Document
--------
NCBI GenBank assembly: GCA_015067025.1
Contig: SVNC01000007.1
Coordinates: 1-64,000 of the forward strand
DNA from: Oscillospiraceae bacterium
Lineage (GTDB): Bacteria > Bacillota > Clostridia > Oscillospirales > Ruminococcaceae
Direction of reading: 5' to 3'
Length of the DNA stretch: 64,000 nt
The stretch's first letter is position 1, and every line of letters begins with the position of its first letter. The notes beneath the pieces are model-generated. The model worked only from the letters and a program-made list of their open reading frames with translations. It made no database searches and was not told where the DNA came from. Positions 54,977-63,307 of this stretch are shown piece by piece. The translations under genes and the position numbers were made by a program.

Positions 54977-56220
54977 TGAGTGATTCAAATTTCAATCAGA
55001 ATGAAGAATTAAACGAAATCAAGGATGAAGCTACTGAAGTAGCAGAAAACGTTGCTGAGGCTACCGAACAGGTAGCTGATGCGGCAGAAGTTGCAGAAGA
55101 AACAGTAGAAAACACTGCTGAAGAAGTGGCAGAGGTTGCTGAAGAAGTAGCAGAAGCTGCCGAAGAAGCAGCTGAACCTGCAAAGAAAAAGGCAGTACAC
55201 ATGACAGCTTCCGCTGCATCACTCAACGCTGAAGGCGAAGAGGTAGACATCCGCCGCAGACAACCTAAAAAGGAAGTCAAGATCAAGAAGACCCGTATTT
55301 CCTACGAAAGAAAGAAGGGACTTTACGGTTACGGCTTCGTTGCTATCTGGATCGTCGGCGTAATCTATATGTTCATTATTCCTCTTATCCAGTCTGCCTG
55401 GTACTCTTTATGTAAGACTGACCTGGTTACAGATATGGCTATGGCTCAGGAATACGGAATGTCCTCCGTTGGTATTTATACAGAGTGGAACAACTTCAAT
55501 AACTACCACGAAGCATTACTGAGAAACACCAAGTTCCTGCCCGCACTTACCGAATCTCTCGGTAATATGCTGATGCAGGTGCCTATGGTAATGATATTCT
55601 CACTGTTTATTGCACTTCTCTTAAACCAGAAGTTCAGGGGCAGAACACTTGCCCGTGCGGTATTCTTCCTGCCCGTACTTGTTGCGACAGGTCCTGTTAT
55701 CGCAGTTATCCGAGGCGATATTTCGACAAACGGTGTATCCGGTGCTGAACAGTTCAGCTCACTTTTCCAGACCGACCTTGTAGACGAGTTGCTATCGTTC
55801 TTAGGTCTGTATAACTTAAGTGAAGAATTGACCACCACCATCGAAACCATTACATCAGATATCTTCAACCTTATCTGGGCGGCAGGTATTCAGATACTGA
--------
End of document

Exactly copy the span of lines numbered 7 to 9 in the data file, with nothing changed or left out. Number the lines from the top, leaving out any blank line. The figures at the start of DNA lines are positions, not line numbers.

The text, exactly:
Length of the DNA stretch: 64,000 nt
The stretch's first letter is position 1, and every line of letters begins with the position of its first letter. The notes beneath the pieces are model-generated. The model worked only from the letters and a program-made list of their open reading frames with translations. It made no database searches and was not told where the DNA came from. Positions 54,977-63,307 of this stretch are shown piece by piece. The translations under genes and the position numbers were made by a program.

Positions 54977-56220